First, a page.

Russia Warns of Potentially Pathogenic Space Germs on ISS

A Russian scientist has expressed concerns that the country's planned space station could end up being contaminated with germs already on the International Space Station (ISS).

Russia's plans for its Russian Orbital Space Station (ROSS) are ongoing amid the country's continued invasion of Ukraine, which has been internationally condemned. One possible option for the creation of the ROSS station would be to use existing Russian modules attached to the ISS. These modules could be detached and then operated independently.

However, Oleg Orlov, director of the Institute of Biomedical Problems of the Russian Academy of Sciences (RAS), has reportedly said that creating the ROSS station in this way could lead to "potentially pathogenic bacteria" spreading through and destroying parts of the station, according to Russia's state-run TASS news agency.

International Space Station
Russia, a major International Space Station partner, is planning to create its own space station. Above, the ISS is seen shortly after the Space Shuttle Atlantis undocked in September 2006. NASA/Getty

During a Russian space council meeting, Orlov was cited by the RAS as saying: "The option of creating the ROSS using the ISS modules will lead to the transfer of the microbiota to the new modules [and] will accelerate the process of their biocontamination which will result in potentially pathogenic bacteria and technophiles participating in the process of the biodestruction of materials emerging at the ROSS."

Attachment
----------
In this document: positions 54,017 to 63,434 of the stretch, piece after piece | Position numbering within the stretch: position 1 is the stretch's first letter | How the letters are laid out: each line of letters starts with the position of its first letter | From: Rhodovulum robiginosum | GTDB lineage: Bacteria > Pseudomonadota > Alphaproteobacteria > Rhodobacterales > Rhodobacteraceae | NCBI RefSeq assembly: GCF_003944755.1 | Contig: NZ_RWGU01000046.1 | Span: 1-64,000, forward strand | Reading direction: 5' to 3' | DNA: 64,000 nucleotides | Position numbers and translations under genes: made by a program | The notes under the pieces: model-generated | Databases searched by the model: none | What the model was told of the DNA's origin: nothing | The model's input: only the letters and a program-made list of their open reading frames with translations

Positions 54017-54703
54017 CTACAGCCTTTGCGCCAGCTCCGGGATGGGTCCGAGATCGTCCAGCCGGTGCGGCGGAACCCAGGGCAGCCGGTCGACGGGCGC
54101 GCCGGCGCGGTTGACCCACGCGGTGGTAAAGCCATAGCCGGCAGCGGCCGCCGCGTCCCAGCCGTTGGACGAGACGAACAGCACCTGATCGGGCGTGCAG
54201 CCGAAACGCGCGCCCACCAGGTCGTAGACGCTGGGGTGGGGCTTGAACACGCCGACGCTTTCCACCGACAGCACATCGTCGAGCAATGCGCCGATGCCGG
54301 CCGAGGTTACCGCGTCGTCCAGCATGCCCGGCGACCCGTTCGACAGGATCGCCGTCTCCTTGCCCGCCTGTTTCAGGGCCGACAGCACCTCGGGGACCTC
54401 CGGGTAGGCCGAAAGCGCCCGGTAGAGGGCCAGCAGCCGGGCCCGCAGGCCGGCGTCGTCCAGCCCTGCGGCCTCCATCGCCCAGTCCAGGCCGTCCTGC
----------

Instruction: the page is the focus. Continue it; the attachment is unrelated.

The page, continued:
Orlov added that germ contamination had interfered with space tech once before when equipment was damaged by microorganisms during a mission on Russia's former Mir space station.

"Cumulative results show that microorganisms in numbers exceeding normative requirements were detected in 65 [percent] of samples," Orlov added according to TASS, noting that the amount had been increasing. Germs reportedly included those from the staphylococcus and streptococcus groups.

Space agencies have measures in place to prevent microbial contamination in space—NASA uses clean rooms that thoroughly clean payloads destined for the ISS—but research has shown that space stations can host bacteria and fungi that could harm astronauts and equipment.

It's unclear what Orlov's comments will mean for Russia's ROSS plans. Experts have told Newsweek in the past that they doubt Russia will be able to get its space station operational in the foreseeable future due in part to financial issues, suggesting that microbes could be the least of their concerns.

Still, Russia's space industry chief Dmitry Rogozin has repeatedly threatened that the country could stop participating in the ISS project in which it has been a major partner for decades, working alongside the U.S. and several other countries.

Amid an international backlash against the war in Ukraine, Rogozin said in April that a decision on whether or not to pull out of the ISS had already been made and that partners would be informed of that decision with a year's notice. The Russian government has committed to continue working on the ISS until 2024.